-A second option for DIY programming is found at inteltechniques.com on their Resources page, I personally found these instructions easier and have had 100% success so far with various Pixel devices and models using their method. This method does require a Linux (Ubuntu) computer, and the books and podcasts on his site cover this topic in detail. Podcast Episodes: 232, 233 for recent updates, and other episodes further back. Also, I have found his book a goldmine of all things privacy related (3rd edition, ‘Privacy; How to Disappear’)
If you don’t have a Linux Ubuntu OS to use, you can easily install it on your current computer in ‘dual boot’ fashion, where your existing OS remains, but you simply add Ubuntu. Once Ubuntu is installed, you can boot to either OS and perform tasks normally. If you’re still reading this document and are interested in a Graphene phone, you will likely want to migrate your computing over to the wonderful world of Linux based systems, for nearly identical reasons. (The concept is to migrate away from closed source, proprietary data predators such as Microsoft, Apple, and Google, and to move towards Free and Open Source Software, or FOSS)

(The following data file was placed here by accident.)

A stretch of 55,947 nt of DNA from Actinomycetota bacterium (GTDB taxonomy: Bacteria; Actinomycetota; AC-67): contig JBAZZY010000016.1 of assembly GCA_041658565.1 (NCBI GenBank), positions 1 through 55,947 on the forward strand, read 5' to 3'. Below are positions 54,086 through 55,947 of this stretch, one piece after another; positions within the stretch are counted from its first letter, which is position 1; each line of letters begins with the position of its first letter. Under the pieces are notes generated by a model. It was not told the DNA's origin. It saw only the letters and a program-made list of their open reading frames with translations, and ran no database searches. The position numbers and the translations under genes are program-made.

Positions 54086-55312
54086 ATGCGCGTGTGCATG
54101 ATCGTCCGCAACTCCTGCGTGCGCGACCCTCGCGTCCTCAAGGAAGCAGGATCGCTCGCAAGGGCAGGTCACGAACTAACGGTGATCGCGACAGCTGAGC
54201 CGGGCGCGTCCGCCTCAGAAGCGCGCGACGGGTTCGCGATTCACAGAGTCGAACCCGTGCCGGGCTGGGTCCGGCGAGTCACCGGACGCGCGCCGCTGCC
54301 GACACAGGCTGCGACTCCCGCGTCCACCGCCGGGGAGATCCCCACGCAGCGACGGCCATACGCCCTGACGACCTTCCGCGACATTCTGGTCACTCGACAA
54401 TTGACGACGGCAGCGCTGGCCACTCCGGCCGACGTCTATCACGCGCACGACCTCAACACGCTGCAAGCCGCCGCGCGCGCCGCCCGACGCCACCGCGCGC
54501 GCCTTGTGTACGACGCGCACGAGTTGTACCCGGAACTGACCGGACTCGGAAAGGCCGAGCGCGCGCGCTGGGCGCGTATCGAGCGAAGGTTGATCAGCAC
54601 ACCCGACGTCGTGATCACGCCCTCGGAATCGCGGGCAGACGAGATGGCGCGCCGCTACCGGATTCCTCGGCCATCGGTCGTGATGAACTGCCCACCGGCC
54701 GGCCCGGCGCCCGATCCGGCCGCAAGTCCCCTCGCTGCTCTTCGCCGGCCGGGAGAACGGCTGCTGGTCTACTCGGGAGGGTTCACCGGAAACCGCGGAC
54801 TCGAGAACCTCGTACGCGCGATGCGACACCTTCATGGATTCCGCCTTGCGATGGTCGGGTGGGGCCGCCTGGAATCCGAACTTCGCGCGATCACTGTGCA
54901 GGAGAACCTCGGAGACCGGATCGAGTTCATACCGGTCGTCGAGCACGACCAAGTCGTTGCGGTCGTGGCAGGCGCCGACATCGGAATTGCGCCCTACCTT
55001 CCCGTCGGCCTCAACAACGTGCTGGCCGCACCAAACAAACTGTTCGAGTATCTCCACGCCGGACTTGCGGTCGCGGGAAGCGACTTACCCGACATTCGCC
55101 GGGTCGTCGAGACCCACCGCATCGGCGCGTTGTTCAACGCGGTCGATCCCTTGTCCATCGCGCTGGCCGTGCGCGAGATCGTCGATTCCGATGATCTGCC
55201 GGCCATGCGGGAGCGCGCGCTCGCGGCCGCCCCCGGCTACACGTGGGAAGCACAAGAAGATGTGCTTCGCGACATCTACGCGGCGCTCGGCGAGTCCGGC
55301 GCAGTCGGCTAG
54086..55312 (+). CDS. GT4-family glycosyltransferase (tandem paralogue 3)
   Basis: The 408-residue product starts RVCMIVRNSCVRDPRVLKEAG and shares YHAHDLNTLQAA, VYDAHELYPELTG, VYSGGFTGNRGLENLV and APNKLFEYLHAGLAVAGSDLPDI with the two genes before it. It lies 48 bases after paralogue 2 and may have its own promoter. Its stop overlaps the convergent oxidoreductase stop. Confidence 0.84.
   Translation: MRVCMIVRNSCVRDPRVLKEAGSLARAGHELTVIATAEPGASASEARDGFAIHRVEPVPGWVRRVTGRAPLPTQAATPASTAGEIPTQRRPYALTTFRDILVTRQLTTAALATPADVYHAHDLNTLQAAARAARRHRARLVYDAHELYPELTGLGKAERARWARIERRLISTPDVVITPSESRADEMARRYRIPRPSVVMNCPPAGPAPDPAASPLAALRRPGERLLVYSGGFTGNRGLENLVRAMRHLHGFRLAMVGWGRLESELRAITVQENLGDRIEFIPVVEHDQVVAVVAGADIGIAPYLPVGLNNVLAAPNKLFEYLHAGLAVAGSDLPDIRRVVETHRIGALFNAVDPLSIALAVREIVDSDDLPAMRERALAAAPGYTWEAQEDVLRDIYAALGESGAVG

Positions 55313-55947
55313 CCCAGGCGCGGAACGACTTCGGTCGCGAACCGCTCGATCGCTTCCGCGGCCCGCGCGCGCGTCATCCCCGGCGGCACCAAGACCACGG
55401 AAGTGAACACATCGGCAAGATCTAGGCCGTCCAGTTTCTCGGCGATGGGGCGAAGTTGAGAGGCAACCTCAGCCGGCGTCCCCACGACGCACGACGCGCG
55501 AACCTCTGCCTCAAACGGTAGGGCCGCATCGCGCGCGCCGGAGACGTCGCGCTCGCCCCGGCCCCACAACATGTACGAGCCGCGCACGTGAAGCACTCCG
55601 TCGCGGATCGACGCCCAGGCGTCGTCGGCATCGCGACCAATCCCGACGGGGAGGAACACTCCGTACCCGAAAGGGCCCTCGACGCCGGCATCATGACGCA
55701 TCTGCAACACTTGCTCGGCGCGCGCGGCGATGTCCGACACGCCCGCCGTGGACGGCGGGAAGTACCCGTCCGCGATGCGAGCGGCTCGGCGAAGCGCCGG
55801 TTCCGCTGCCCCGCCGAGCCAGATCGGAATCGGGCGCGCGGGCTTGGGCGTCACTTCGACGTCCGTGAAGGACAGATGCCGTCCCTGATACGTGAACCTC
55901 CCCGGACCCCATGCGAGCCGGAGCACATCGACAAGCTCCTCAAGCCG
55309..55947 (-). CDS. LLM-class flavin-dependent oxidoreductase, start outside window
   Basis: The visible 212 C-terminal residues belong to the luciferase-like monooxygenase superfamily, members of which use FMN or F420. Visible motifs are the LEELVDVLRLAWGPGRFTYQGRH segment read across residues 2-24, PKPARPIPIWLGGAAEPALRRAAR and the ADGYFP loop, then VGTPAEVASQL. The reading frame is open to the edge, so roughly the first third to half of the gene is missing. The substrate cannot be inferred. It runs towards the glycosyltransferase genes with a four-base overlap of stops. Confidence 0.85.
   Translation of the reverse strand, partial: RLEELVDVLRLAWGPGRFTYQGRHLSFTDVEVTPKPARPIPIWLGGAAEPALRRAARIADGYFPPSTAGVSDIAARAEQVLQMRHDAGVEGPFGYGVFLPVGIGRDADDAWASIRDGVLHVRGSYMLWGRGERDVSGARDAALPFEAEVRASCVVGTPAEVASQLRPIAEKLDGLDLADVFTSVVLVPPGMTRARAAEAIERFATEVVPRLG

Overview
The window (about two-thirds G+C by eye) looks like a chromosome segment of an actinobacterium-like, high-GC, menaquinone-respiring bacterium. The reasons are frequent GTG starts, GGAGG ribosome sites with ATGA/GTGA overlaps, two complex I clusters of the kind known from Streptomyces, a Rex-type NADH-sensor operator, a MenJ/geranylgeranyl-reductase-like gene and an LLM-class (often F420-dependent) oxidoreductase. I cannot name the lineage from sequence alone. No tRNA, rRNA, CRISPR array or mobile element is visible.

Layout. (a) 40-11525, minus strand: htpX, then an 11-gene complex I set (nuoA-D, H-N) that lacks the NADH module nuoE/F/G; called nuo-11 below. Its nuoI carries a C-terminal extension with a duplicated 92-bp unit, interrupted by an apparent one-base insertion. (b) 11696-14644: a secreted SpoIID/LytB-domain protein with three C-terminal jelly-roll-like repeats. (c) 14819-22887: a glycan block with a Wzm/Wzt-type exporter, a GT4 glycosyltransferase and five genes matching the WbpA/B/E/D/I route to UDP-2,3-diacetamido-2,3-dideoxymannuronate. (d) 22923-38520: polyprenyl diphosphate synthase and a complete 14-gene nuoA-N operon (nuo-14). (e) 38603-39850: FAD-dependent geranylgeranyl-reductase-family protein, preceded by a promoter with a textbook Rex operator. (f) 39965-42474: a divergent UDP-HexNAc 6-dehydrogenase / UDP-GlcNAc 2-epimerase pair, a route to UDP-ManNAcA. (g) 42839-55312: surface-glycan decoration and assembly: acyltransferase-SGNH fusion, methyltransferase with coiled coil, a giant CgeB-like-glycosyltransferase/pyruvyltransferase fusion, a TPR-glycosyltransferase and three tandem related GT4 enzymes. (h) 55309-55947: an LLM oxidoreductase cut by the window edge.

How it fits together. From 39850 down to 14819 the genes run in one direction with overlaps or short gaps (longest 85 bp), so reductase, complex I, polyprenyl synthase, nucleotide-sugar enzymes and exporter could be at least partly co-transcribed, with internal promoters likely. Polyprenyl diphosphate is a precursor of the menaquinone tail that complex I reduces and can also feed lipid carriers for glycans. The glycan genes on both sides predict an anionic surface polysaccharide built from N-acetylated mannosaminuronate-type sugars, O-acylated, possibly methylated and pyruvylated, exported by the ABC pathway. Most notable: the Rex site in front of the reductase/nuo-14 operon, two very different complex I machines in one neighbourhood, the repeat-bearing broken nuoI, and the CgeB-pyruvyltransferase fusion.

*Pixel phone models I would recommend:
4a (4g), 4a (5g), 4xl, 5 (5g) and wireless charging , 5a (5g); 6 is released now, but Graphene OS is not yet available for the model 6, usually it takes roughly a year for developers to create and offer support for a new model. The 6 offers a huge leap in camera quality and other features, and is available in regular and ‘Pro’ models. The Pixel 3 models still have support, but expect these to phase out soon. The 4 models should work for many years to come as they are all 4G LTE, as will the newer models with 5G. I would discourage any 3G phones at this point based on what I’ve learned, and where the cell service is headed, but basically any model/submodel of 4 or 5 will work excellent for quite some time. Compare features and cost to determine what is best for you, but I have not seen a huge difference among any of those models, and the software end of things will look identical regardless of which model you choose.